Joel (27m 5s):

At this point, Sterling is Coke. Checkr is Pepsi and the best Certn can shoot for is Dr. Pepper. This makes Certn to me, less than a certainty. So my friend, this is a big sell for me. Big sell. Sorry, Canada. Sorry, Canada. All right.

Chad (27m 21s):

You're the bacckground check guy. I'll go with you.

Joel (27m 23s):

I'll go with me on that. Yeah. I was in the business for like six months I paid attention for too. Anyway, HireLogic.

Chad (27m 32s):


Joel (27m 33s):

The company announced a $4 million seed funding round this week based in beautiful Reston, Virginia, which I've never been to, but I'm sure it's beautiful. HireLogic's platform aims to create a structured hiring process with features that include guided video interviews, online assessments of candidate based on a client's company culture, as well as skills and a dashboard that allows users to view candidates by assessed ratings and scores. Sounds impressive. Chad would buying this company be logical or is it an emotional mistake? HireLogic buy or sell?

Chad (28m 6s):

Oh, I gotta say it's a two words that people can spell. That's good right out of the gate. I agreed with just about everything HireLogic is pitching here. We need better processes baked into our technology, especially around interviewing, because again, interviewing sucks, not just for recruiters and managers, but for the fucking candidates, right? So this is an area we need to get better. We love this. HireLogic is looking to actually use the funds to continue expansion of the platforms, capabilities, including machine learning and listen up, integration to video conferencing platforms and applicant tracking systems and establish go-to-market activities based on product led growth.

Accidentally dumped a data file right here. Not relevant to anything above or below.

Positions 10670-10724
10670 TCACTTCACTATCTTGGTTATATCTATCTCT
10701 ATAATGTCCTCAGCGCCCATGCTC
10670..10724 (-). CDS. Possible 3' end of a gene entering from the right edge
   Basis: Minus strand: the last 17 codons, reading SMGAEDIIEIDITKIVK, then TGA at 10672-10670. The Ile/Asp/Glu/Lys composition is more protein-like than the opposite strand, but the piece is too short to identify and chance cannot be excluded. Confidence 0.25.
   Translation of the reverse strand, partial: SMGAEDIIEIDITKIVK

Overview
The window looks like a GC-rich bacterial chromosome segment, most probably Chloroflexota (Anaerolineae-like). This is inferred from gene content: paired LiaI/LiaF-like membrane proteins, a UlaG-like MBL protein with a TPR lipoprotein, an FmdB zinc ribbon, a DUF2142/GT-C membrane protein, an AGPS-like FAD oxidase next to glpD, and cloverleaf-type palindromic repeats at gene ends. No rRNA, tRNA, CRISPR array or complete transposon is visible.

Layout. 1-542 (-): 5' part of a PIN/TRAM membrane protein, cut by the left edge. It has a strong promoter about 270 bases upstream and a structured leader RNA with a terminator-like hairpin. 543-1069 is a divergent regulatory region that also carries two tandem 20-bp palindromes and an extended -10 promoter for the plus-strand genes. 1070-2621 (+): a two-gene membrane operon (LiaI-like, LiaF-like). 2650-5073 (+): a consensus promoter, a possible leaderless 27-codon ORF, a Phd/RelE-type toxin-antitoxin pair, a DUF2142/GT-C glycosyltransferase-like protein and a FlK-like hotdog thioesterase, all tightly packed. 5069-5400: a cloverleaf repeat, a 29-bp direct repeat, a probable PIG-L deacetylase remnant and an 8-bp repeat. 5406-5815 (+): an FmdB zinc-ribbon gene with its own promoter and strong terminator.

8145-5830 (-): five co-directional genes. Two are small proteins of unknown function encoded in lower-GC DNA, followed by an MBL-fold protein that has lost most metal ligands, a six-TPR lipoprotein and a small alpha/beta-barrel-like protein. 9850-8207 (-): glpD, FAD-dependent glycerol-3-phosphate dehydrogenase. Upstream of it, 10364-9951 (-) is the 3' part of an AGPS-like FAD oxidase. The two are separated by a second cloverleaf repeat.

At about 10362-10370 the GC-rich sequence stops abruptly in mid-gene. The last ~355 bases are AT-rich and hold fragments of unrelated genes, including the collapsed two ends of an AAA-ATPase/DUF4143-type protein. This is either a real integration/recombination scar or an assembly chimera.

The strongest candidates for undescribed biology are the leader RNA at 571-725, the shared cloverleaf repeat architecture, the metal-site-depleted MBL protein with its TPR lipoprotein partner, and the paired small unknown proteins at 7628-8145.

Chad (28m 54s):

I love that kind of focus, right? Not to mention the leadership has industry roots and there's plenty of room for challenger brands in this space. No question. I'm sure core talent platforms will be targeting platforms and leadership teams like this for an acquisition. We talked to iCIMS about what they look for in a startup? Leadership teams was one of them was really their main priority along with obviously the tech, but leadership teams. For me, this is a buy for me

Joel (29m 27s):

And what's in that water in Portugal? It's got you happy as hell. All right.

Chad (29m 31s):

Oh, that's good.

Joel (29m 31s):

All right, Chad, this one feels too much like a knife in a gunfight to me. They want to be a platform, but only have 4 million in funding so far are their pricing is really low. I don't know if you checked out the pricing page, which means to me, there'll be stuck in SMB land for the foreseeable future, which is a seven layered hell omelet. I don't see a deep understanding of our space within the leadership team. Therefore, this one, in my opinion is a big sell.

sfx (30m 5s):

Oh Hell no.

Joel (30m 6s):

All right, let's go to Manara. Maybe it's Manara? I don't know. It's a platform that aims to train and place tech talent from the Middle East and Northern Africa. They announced that $3 million funding round TechCrunch reported students do not pay a fee up front, but we'll pay 10% of the salary in their first two years of employment via Manara. The company says it has placed workers at tech firms in Europe, in the U S including Meta and Google. Chad, don't call it marinara. Are you a buyer sell on Manara?

Chad (30m 41s):

You're making me hungry. Okay. So first off two female founders! Love it. Love it, love it. Not to mention more of the female founders are getting, they're not getting enough awareness, but they're getting more. So, so this is good especially doubling up. A quote, "86% of its trained engineers receive job offers within five months of graduating while others get up to a 300% pay hike after the training" end quote. You said that there's students don't don't pay tuition although they do kind of like on the back of that, they pay 10% of their salary for the first two years.

Chad (31m 25s):